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Wednesday, January 20, 2016

Children of Incarcerated Caregivers to Broaden its Work on Children, Family in the Criminal Justice System

Founded just this past year, Children of Incarcerated Caregivers (CIC) is a Minneapolis-based non-profit organization led by a team of local lawyers, scholars, and activists and staffed by a dedicated group of university students. With an initial focus on the relationship between parental incarceration and early childhood development, CIC has expanded its work.

Originally titled the Prison Nursery Project, the organization was formed by a group of professionals from a wide array of disciplines—including the program’s own director, Barb Frey—united by a single passion: promoting the best interest of families affected by parental incarceration.  Over this past summer, the non-profit’s team of graduate and undergraduate student interns took part in an initial investigative stage to study the impact of prison nurseries, where children are raised by their parent in a prison setting. From their initial findings, the interns recommended that the organization broaden its focus to include research and advocacy related to other aspects of the criminal justice system’s effects on children’s development. Based on this shift of focus, the organization changed its name to better reflect its broader purpose to effect change in local, national, and international communities.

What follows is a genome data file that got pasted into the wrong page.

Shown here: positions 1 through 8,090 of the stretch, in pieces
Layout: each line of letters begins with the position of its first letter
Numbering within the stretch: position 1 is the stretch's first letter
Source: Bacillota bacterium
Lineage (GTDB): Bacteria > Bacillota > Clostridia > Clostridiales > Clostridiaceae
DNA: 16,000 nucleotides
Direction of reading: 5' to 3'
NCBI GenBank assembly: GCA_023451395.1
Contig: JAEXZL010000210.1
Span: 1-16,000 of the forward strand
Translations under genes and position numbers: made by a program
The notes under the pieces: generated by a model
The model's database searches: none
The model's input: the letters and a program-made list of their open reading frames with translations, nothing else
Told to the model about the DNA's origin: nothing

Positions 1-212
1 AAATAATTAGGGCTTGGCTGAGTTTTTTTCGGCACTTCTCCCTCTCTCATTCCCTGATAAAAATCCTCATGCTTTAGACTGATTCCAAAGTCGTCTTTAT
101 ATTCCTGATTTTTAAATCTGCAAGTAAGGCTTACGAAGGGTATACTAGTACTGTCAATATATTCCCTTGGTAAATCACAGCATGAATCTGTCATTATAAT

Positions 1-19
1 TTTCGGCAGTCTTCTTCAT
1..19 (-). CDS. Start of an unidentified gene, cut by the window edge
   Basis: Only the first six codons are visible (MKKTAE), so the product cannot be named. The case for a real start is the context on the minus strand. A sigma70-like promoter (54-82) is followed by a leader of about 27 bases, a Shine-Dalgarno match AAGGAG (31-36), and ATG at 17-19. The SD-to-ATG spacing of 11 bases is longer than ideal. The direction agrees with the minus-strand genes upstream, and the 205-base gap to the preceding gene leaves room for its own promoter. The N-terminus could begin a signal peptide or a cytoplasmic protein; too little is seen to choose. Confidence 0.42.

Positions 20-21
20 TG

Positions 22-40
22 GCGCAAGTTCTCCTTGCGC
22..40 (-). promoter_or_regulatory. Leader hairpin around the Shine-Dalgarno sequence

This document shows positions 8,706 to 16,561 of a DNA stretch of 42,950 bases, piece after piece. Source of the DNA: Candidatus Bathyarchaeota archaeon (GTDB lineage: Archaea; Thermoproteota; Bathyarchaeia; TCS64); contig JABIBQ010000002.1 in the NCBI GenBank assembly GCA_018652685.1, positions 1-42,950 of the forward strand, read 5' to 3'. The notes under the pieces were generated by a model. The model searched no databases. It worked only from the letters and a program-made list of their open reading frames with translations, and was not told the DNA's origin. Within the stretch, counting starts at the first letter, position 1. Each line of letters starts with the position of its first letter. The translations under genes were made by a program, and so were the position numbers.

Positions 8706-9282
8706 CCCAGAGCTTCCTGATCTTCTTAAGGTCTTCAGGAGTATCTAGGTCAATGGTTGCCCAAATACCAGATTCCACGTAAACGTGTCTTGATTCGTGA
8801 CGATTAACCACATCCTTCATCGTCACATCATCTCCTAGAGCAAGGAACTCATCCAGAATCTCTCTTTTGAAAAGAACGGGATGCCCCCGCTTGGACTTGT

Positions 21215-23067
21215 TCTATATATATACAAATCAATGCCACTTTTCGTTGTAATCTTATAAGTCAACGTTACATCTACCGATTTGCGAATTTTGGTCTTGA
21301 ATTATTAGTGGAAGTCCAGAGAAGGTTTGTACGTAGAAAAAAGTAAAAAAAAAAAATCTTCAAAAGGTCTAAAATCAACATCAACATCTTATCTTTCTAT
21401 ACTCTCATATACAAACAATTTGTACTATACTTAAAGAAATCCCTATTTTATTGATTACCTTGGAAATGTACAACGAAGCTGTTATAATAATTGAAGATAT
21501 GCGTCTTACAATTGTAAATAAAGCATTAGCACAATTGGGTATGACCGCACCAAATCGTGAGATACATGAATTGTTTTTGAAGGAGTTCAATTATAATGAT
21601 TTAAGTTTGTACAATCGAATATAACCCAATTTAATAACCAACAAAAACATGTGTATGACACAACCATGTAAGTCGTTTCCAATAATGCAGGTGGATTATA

Significantly, the organization’s researchers have been able to advocate for alternative sentencing options for caregivers facing a prison sentence. CIC research demonstrates that if a child remains with his or her caregiver in an alternative housing option (as opposed to being separated from a caregiver who is sent to prison), the child does much better developmentally and the caregiver is less likely to be a repeat offender. This presents a “win-win” alternative for everyone involved, according to CIC: the child benefits, the caregiver benefits, and the government may benefit from lower costs and reduced future offenses.

CIC plans to broaden its influence by operating in a network of other local organizations advocating in a similar framework. Through its partnerships, CIC hopes to bring change to the prison system by expanding the range of alternative options available for caregivers and their children, reflecting the most current findings and research.

This past fall, CIC held an open house on the University of Minnesota campus to present a preliminary report, with great success. As board member Julie Matonich explains, CIC hopes to make this an annual event that may highlight CIC’s accomplishments and increase awareness about important issues that affect families involved with the criminal justice system. For the future, CIC will continue to work with student interns to research other issues, which may include policies on arrests in the presence of children and ways to improve contact between children and their parents who are in prison. With other states—particularly Washington—as a model, CIC is interested in studying and providing recommendations for best practices on how law enforcement handles the arrest of a caregiver when a child is present, and how, with a particular focus on access to visitation and the quality of the contact between the child are caregiver, healthy bonds between imprisoned caregivers and their children can be maintained.   It further hopes to collaborate with experts from across the country and around the globe to share experiences and increase awareness of the impact of parental incarceration.

We are excited about the progress that Children of Incarcerated Caregivers has made over the past year, and we look forward to what may develop from its work in the future.